I’m 77 and consider myself middle-aged

Jan: 'I want to stay as fit as I can, while also enjoying cake, crisps and red wine'
Jan: 'I want to stay as fit as I can, while also enjoying cake, crisps and red wine' - Tony Buckingham

When I was 30, I wrote a piece for She magazine which began: “Well, it’s all down to personality, now the looks have gone…” Little did I know that 47 years later, I would truly believe that I still have a lot more living to do – and that I’ve also got the energy to enjoy it – so I completely relate to the recent survey which claims that the older we get, our perception of when ‘old age’ begins gets higher.

Interestingly, women, on average, believe old age starts two years later than men think it does. At 65, modern women believe old age kicks in at about 76, compared to men’s belief that it’s 74. “Age is just a number” is a truism and, while I hate birthday cards with numbers on them, I celebrate the fact that I share my birth year with Charlotte Rampling, Diane Keaton, Susan Sarandon, Cher and Dame Joanna Lumley – and we’re all still working!

Indeed, I wrote my Radio 4 comedy series, Conversations From A Long Marriage, especially for Joanna, because I was tired of the depiction of older women in the media as in a care home or a coma, bitchy ex-wives or ditsy nanas, patronised by the whole family. Joanna epitomised how we all want to grow older – smart, funny, fit… and absolutely fabulous. Joanna often tells me “I’ve never been busier” and I have to say neither have I.

Also, I don’t think I’ve ever been more active, except perhaps in my school days. Passing my 11-plus, I went to one of the best grammar schools in the country. Academically, I disappointed but I was thrilled to become games captain at Tiffin Girls’ School and was never seen without a netball or a hockey stick.

In the 1970s as a young mother, I was heaving around pushchairs and toddlers and played squash, which was popular and fashionable at the time. But throughout my life, I’ve always loved swimming and, having moved to the Suffolk coast 11 years ago, I now start every day of the year with a swim in the North Sea (yes, it’s cold, no, we don’t wear wetsuits and yes, we probably are certifiably barmy). I do a quick spurt of tai chi on the beach, walk my English setter dog and yesterday, I went to a Pilates class, where the young and flexible seem pretty impressed with the core strength of us senior railcard holders.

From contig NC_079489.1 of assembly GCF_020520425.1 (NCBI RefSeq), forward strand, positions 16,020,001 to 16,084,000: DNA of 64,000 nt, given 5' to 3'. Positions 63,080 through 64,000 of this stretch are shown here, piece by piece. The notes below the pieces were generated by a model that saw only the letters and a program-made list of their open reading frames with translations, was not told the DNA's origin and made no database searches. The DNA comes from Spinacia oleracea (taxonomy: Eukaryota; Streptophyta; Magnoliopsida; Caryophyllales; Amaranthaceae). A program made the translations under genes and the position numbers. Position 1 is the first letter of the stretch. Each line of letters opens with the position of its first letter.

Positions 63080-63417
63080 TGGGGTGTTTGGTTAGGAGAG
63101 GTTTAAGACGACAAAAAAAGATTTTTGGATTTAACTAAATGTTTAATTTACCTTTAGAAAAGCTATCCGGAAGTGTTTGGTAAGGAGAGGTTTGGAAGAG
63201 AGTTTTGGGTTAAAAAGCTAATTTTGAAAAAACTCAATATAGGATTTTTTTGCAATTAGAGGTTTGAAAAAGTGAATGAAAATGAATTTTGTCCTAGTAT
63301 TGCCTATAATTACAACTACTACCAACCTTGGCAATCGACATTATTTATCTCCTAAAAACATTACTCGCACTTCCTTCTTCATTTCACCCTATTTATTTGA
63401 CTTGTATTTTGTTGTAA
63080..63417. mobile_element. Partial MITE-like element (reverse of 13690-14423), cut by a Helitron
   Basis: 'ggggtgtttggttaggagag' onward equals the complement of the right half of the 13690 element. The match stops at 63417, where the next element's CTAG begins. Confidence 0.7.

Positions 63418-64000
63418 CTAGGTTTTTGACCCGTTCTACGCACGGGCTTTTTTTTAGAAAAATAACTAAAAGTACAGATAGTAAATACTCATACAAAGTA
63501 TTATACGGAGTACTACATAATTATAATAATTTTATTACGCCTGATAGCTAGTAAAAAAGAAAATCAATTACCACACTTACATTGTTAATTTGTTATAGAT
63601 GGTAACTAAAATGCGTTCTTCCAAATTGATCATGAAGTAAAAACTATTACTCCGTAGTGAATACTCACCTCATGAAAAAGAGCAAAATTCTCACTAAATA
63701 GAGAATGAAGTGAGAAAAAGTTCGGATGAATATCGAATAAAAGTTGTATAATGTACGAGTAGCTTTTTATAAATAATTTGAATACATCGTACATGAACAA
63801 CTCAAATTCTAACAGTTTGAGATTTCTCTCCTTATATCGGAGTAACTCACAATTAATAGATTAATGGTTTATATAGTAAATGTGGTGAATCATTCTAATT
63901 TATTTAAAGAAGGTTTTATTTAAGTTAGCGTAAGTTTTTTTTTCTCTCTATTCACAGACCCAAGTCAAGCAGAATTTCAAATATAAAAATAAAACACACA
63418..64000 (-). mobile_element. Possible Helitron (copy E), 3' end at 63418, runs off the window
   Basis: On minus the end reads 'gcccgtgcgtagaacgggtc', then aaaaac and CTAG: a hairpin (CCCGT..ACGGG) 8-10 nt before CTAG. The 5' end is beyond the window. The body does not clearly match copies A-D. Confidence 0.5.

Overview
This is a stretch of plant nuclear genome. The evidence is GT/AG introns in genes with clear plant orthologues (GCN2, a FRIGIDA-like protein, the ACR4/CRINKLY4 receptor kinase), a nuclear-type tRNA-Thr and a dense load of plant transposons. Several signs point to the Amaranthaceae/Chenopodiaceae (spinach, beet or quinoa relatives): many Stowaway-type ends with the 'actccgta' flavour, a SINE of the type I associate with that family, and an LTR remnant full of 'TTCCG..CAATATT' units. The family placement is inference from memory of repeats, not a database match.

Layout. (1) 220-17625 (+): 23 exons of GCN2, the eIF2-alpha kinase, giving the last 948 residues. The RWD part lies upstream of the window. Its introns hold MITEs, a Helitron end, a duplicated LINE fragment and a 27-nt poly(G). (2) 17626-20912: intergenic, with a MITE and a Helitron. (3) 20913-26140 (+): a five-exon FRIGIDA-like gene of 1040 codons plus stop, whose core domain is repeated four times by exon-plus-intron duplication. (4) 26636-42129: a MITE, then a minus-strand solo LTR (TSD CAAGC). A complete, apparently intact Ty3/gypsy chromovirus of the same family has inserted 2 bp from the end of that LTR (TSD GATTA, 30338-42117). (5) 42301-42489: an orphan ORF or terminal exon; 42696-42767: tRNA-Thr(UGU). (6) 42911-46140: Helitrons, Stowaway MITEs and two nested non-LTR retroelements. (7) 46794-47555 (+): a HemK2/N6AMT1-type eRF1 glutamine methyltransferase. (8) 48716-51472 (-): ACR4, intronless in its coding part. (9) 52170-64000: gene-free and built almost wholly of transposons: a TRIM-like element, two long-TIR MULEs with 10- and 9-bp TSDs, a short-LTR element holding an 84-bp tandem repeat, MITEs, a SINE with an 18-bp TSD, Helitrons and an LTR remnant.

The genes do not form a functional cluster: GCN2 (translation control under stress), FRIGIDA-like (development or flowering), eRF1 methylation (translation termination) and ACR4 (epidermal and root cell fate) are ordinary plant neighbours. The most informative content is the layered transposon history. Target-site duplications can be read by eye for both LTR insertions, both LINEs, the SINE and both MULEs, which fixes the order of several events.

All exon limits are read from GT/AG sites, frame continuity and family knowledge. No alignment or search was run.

Jan Etherington Latitude
Jan (far right) with her family at Latitude Festival in 2018

The only health app I have on my phone is a step tracker. I’m certainly no gym bunny, aspiring triathlete or neoprene fitness pundit, the kind who sobs uncontrollably if they don’t hit 10,000 steps a day and boasts of a “regime” which includes with two figs and an almond for breakfast, a fast from Tuesday to Friday, a 10-kilometre run every morning and in which a “treat” is a small white wine at Christmas.

Yes, I want to stay as fit as I can, while also enjoying cake, crisps and red wine.

I like the age I am. No, I don’t want to stay “young” and I’ve never had “work” done. I don’t even dye my hair. But as you get older, it helps to keep moving, if you can, which not only keeps you in good shape but makes your body stronger.

My mother was an excellent role model for her four daughters. She joined the Women’s League of Health and Beauty, a mass fitness movement that was founded in the 1930s. I still have a film of my mum and hundreds of other women, performing a dance routine to music in Albert Hall in the 1950s.

Of course I’m very aware that, while genes can play a major part in good health, there is also an element of chance to staying well, in later life. I’m sure we’ve all lost friends, over the years, who led fit and healthy lives but were side-swiped by the heartbreaking randomness of a life limiting illness, or a serious accident.

In fact, very close to home, my lovely husband, Gavin, was diagnosed with Alzheimer’s in 2019 and now, I have gradually gone from being a wife and writing partner with a strong, vibrant, funny partner, to becoming his carer. This is a responsibility that has made me even more aware of the need for me to stay healthy. I have a blood pressure monitor and regular health checks, I’m not on any medication and I’m forever grateful that I have only ever been in hospital to give birth to my son and daughter.

Jan with her husband Gavin in 2018
Jan with her husband Gavin in 2018 - Andrew Crowley

Nurturing friendships, retaining your curiosity and certainly your sense of humour are essential as we age. Some say that older women feel invisible and are either ignored or patronised. Recently, I went with my 90-year-old artist friend to buy her some new trousers. The sales girl looked at us and asked: “Are we having a nice day out, ladies? Off for a cup of tea and some cake?”

My friend was calm but steely. “No. I’m going back to my studio to finish my painting for the Royal Academy Summer Exhibition and Jan is off to write a Comment page for The Telegraph.”

As you get older, there’s a plethora of advice on food, fitness – and especially, fashion. Should you go sleeveless after 50? Wear a bikini? Are you too old for jeans? Oh, stop it! I’ve never suited a pleated skirt but that’s as far as I go in fashion no-nos. Wear what makes you feel good. We’ve lived long enough to follow the advice of Mama Cass Elliott and make our own kind of music.

Talking of which, as a former music journalist, I’m heading for the Latitude Festival here in Suffolk in July. Yes, I will be dancing in front of the stage to Duran Duran and Rick Astley. But I won’t be wearing a pleated skirt.

All five series of Jan Etherington’s comedy, Conversations from a Long Marriage, are available on BBC Sounds


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